Summer Guided Tours at Corkscrew Swamp Sanctuary

Corkscrew Swamp Sanctuary - Entering an Ancient ForestLooking for a way to commune with nature, while learning a thing or two? Join a naturalist for a guided walk of Corkscrew Swamp Sanctuary. Beginning at 9: 30 a.m. on Mondays, Tuesdays, and Fridays through October 30, guests—up to 12 per walk—can experience the ancient cypress forest and swamp, protected and preserved by the National Audubon Society, along the expansive boardwalk on a one mile loop hike. The guided walk takes about 90 minutes, and takes guests through some of the sanctuaries unique ecosystems, including the old-growth bald cypress forest, lettuce lakes, pine thickets, and open scrub prairies. The early stroll is also a great opportunity for burgeoning birders to spot some feathered friends as they start their day. As part of the Atlantic Flyway and the Great Florida Birding Trail, there have been 200 documented bird species at Corkscrew, from raptors and wading birds to song and ducks (for the Corkscrew Swamp Sanctuary Boardwalk Bird List [PDF], click here). And with the keen eye of the trained naturalist, guests will get a chance to spy them along the way, with the naturalist giving some insights into the bird species spotted and their importance to the local and regional habitat.

  • The guided walk is free with regular park admission–$12 for adults, $4 for children. Space is limited to 12 visitors, and is on a first-come, first –served basis—arrive early and sign-up at the admissions desk. For more information, visit

R.J Wiley - Photogrphy Exhibit at Corkscrew Swamp Sanctuary

Some of the bird photographs on display at R.J. Wiley’s exhibition.

After the guided walk, cool off in the Blair Audubon Center, located at the beginning of the sanctuary boardwalk, to get a dose of education and art.  On display now is a collection of landscape, bird, and floral photographs from “Corkscrew’s Camera,” photographer R.J. Wiley. Named Audubon Florida’s Photographer of the Year in 2012, Wiley’s photographs have been published in magazines and newspapers throughout the country—including our own. Wiley’s work, which often takes him deep in the sanctuary, captures some truly awe-inspiring and mysterious moments in the swamp. Wiley’s work will be on display in Corkscrew’s Blair Audubon Center through September 30.


Landmark Cypress trees at Corkscrew Swamp Sanctuary - No. 4, Roosevelt

Landmark Cypress No. 4, Roosevelt

   If you missed the opportunity to join Corkscrew’s guided walk, no worries, strike out on your own and visit the sanctuary’s Living Landmark trees. Along the 2.25-mile boardwalk, 12 very special trees are marked with bright yellow signs. These are the Landmark Cypresses. Each tree tells a unique story that helps weave the overarching history of the sanctuary together. From fires and storms to cavernous hollows and clinging epiphytes (air plants), each tree is a unique, towering example of primordial Florida. Along your self-guided walk, take a moment to explore each tree: there is much more than meets the eye if you take the time to look. And if you have kids in tow, make a game of it: see who can spot the most air plants, birds, or nests.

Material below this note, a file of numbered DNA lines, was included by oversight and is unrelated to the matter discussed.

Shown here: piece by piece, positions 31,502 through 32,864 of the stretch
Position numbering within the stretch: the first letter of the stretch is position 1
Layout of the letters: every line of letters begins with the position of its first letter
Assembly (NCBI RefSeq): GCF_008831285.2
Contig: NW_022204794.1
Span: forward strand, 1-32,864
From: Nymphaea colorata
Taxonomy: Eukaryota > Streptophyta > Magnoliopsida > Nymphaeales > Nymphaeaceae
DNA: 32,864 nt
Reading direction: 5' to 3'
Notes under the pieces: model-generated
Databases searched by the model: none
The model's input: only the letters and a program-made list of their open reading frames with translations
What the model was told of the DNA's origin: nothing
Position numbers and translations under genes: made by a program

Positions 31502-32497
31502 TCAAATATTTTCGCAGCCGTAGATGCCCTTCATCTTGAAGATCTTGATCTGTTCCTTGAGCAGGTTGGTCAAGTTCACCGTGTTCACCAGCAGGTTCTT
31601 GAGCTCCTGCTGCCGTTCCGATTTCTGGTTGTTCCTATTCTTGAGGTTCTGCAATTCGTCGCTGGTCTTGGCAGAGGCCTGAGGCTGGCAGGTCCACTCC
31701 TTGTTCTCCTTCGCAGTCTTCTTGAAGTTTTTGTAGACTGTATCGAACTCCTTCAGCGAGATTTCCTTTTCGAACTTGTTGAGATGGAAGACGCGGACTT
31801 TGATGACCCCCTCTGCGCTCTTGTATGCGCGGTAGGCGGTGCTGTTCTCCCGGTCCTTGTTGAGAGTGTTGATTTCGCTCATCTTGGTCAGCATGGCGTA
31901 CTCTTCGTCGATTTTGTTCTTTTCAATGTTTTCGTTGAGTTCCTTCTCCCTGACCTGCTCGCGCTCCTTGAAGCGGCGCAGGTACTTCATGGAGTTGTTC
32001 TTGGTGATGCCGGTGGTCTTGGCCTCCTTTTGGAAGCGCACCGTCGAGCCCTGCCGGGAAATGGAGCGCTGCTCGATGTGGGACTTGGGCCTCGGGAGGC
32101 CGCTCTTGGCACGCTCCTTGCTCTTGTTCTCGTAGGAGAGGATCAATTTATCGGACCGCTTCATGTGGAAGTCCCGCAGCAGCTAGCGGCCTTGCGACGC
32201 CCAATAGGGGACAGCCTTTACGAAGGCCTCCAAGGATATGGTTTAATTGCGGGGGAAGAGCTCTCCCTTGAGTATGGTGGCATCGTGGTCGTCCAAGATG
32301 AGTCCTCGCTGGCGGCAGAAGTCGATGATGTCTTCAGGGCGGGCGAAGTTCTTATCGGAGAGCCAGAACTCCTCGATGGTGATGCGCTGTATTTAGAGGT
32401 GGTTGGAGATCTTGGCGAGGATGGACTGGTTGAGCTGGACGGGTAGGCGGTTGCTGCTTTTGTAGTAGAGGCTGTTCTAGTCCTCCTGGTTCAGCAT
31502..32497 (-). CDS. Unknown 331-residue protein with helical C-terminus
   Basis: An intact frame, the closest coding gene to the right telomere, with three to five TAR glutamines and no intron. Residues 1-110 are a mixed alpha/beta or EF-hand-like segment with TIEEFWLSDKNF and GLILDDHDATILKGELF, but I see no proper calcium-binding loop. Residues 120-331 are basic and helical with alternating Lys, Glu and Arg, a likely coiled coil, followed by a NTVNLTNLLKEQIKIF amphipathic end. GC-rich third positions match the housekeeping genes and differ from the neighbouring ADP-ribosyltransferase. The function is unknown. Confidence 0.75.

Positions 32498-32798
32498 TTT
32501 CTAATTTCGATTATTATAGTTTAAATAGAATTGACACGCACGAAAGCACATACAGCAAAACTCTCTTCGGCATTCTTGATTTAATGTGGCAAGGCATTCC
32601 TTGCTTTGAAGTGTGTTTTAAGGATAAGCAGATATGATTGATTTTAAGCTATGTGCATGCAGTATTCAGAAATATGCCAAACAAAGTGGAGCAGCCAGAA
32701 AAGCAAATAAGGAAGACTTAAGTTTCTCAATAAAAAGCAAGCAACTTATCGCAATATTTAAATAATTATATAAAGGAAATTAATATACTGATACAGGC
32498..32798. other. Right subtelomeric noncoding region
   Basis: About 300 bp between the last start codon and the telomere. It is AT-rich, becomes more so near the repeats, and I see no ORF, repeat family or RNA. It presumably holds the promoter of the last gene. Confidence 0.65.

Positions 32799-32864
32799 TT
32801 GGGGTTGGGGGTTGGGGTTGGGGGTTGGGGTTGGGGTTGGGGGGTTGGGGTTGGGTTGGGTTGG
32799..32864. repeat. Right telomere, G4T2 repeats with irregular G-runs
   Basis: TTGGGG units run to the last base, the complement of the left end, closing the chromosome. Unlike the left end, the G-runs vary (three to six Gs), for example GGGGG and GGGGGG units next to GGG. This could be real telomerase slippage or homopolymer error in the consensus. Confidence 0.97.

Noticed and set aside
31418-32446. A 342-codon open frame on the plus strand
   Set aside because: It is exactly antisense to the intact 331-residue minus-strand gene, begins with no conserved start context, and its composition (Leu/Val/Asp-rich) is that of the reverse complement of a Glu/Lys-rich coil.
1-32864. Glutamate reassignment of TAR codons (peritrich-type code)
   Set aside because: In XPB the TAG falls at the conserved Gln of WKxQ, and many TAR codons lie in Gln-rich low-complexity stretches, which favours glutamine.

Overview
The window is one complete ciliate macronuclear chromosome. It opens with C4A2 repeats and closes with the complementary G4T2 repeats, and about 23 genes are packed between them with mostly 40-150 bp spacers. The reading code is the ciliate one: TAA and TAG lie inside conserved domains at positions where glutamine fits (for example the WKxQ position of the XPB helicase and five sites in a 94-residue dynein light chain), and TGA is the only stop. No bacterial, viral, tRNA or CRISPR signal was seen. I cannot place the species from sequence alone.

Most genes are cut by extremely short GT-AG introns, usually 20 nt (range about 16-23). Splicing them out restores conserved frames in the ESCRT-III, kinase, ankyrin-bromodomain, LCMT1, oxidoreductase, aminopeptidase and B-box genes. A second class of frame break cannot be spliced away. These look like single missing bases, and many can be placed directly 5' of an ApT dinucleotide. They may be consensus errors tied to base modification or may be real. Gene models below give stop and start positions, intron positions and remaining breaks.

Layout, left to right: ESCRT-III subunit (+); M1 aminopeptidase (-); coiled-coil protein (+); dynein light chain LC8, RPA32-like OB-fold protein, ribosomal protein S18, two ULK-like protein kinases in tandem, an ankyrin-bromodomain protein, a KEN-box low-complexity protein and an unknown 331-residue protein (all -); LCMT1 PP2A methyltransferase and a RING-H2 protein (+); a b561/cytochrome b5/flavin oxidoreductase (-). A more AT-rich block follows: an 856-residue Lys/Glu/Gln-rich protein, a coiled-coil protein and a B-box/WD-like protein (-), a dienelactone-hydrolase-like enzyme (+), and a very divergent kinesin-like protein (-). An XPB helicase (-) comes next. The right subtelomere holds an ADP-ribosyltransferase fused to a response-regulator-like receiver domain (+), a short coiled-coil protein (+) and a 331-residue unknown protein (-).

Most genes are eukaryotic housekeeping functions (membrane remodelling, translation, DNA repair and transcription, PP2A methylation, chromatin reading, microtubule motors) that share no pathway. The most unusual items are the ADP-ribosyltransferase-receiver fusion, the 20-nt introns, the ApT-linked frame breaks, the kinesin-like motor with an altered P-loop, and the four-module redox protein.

This self-guided hike will also give you an opportunity to visit one the boardwalk’s shining stars—the Super Ghost orchid. The largest ghost orchid ever discovered, it is a dynamic example of this exceedingly rare plant, producing more than a dozen blooms a year. What’s more, it can be seen from the boardwalk, albeit with a little luck and some binoculars. Located about a mile into the trek, near interpretive sign number seven, the “Super” ghost is about 100 feet away from the railing, some 50 feet in the tree.

Ghost Orchid at Corkscrew Swamp Sanctuary

The Super Ghost Orchid

Photo courtesy of Corkscrew Swamp Sanctuary/ R.J. Wiley

    But wait, there’s more. Perched about 50 feet up in Landmark Cypress No. 5, Calusa, sits a smaller ghost orchid that usually produces one flower per year. The fact that these ghost orchids are so easily accessible to see, and that the super ghost is so prolific, makes Corkscrew somewhat of a pilgrimage for “Ghost Hunters” worldwide. Lucky for all you warm-weather hikers, summer is the best time of year to see the ghost orchids in bloom, as per the Corkscrew’s activity chart. In the summer of 2014, the super ghost had as many as 15 flowers in full bloom in early July. As of August 18, 2015 update, there were no buds or flowers, but keep checking Corkscrew’s activity chart, there is no telling when the Super Ghost will start blooming again.


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